“This is not a dog-friendly town,” said Adriana Figueroa, Director of the Friends of Orange Cove Animal Shelter (FOCAS).
On October 9 the Orange Cove City Council voted to terminate FOCAS’ contract to care for stray or lost dogs at the city’s animal shelter.
Orange Cove Mayor Victor Lopez and city staff have been trying to terminate FOCAS’ contact since last year, first questioning their non-profit status, and then because they no longer turned in monthly reports. The last straw was when FOCAS volunteers complained about animal abuse by city workers.
According to comments by city staff at the November 13 city council meeting, FOCAS will be removed before the city has a qualified animal control officer to take its place. A staffer also said that the city has yet to develop ordinances on how it plans to care for these dogs.
The city’s shelter, with the addition of FOCAS’ kennels, can accommodate 50 dogs. Under the care of FOCAS this has been a no-kill shelter. FOCAS will be taking its kennels when it leaves December 10 and the city has indicated that it will euthanize dogs that overstay their hold.
In 2014 the then city manager asked the group of volunteers helping at the animal shelter to incorporate and to form a non-profit organization. They were asked to do so because the city had received multiple complaints about the treatment of the dogs and the rate of dogs being put down. By FOCAS taking on these tasks, the volunteers were able to relieve the city of the burden of feeding, caring and finding homes for the dogs.
FOCAS believes the organization has fulfilled, if not exceeded, every part of its contract with the city of Orange Cove.
Beginning of the end for FOCAS’ contract
Besides its non-profit status and monthly reports, Figueroa said another impetus for the city council wanting to cancel FOCAS’ contract was when the mayor’s grandson got bitten by a stray dog. Lopez blamed the incident on FOCAS, citing several incidents of “stray dogs all over the city.”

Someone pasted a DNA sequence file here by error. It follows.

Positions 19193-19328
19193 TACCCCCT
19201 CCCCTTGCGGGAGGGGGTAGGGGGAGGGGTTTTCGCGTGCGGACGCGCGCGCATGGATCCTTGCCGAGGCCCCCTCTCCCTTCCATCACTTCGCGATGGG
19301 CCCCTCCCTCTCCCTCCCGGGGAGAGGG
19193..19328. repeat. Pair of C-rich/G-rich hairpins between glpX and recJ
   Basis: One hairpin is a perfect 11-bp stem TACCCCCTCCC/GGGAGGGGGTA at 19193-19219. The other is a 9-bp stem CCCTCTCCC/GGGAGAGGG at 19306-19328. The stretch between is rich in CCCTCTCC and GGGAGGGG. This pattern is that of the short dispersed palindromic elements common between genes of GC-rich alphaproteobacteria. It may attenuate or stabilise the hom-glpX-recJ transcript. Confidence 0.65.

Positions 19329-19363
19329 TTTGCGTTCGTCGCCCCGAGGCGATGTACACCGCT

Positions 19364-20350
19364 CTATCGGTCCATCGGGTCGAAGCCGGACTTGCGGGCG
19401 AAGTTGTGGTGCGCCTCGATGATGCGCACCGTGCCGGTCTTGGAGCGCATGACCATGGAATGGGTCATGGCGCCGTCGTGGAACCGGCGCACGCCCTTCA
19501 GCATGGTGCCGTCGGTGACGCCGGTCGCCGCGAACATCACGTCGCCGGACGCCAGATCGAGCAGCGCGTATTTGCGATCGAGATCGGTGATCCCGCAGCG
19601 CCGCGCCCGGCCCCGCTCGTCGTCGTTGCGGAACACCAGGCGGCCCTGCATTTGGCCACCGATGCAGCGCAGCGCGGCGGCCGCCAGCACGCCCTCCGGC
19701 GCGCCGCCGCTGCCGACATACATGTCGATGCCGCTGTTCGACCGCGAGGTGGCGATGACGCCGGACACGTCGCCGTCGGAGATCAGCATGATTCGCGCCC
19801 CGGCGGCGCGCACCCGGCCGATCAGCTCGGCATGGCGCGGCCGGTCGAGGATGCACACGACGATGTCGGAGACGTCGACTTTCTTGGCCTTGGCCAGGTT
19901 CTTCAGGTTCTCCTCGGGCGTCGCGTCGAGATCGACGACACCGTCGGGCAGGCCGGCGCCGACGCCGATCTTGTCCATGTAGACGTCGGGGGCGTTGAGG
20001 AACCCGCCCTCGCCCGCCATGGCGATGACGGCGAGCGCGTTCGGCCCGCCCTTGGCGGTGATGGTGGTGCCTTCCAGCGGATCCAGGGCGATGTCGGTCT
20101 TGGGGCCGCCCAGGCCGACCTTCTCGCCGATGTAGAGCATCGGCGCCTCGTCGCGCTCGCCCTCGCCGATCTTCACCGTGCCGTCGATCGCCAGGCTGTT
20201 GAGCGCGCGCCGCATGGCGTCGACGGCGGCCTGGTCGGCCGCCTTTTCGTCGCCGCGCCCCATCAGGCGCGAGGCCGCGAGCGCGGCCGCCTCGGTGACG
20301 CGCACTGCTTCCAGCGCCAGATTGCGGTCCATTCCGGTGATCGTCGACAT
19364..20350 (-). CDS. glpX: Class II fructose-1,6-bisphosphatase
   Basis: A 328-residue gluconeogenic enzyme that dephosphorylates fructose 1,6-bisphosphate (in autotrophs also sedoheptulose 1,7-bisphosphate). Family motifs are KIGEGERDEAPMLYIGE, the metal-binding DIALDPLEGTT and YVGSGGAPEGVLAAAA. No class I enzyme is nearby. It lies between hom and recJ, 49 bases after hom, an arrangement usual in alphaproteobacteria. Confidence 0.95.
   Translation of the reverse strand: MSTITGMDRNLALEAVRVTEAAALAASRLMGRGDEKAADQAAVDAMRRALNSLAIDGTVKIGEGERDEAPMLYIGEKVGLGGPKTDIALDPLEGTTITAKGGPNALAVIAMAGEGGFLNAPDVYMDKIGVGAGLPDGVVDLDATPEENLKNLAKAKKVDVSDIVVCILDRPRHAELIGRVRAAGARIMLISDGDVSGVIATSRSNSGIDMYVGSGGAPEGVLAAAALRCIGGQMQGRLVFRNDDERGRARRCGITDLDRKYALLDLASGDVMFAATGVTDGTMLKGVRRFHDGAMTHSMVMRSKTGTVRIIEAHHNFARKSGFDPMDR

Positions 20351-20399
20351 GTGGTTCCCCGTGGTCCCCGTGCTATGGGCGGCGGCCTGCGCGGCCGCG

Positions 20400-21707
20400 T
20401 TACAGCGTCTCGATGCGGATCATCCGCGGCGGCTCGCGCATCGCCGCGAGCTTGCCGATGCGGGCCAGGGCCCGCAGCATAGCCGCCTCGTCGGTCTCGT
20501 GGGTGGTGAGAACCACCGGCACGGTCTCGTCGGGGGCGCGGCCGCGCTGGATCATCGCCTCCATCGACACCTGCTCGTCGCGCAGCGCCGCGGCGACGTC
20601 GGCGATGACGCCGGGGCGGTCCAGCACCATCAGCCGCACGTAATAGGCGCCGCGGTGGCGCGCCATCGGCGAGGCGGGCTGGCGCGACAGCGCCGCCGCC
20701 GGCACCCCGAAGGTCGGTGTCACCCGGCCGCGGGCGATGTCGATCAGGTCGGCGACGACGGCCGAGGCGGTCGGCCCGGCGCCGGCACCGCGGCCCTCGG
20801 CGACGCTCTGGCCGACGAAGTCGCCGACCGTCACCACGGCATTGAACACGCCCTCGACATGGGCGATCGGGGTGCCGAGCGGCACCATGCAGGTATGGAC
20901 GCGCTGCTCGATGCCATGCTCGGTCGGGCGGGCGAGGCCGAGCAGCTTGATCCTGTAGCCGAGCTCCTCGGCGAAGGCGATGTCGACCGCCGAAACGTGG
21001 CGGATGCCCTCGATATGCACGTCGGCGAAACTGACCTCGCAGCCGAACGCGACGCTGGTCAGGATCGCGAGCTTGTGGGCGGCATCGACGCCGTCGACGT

But during the November 13 meeting staff acknowledged that Animal Control is in fact the responsibility of the city. It has a staff person, the equipment, and an animal control vehicle in which to use to round up the city’s stray dogs.
Figueroa sad that the city is responsible for picking the dogs up, getting them to the shelter, and paying the vet bills. According to its contract, it is FOCAS’ responsibility to take care of the dogs once they get to the shelter.
Sheila Lindquist, a FOCAS volunteer, stated at the November meeting, “Because of this false premise, I move that the city council reinstate the contract with FOCAS to care for the dogs. If you’re concerned with the dogs roaming at large, fund the Orange Cove Police Department to hire a qualified Animal Control Officer.”
Injured dog left to die in animal control truck
The last straw for the city, said Lindquist, was when a kennel attendant documented alleged animal abuse at the hands of a city worker. On August 12 a dog was badly injured in a fire at a home located at 185 9th Street. The Orange Cove Police Department called the city to pick up the dog. The dog had suffered severe burns but was nonetheless still alive.
A FOCAS volunteer discovered the dog’s body in the city’s animal control vehicle two days later, on August 14.
“He was never taken to a vet to be humanely euthanized. He suffered a horrible death. This dog was not forgotten in the truck; he was purposely left there to avoid a vet cost to humanely put him down,” said FOCAS’ facebook page.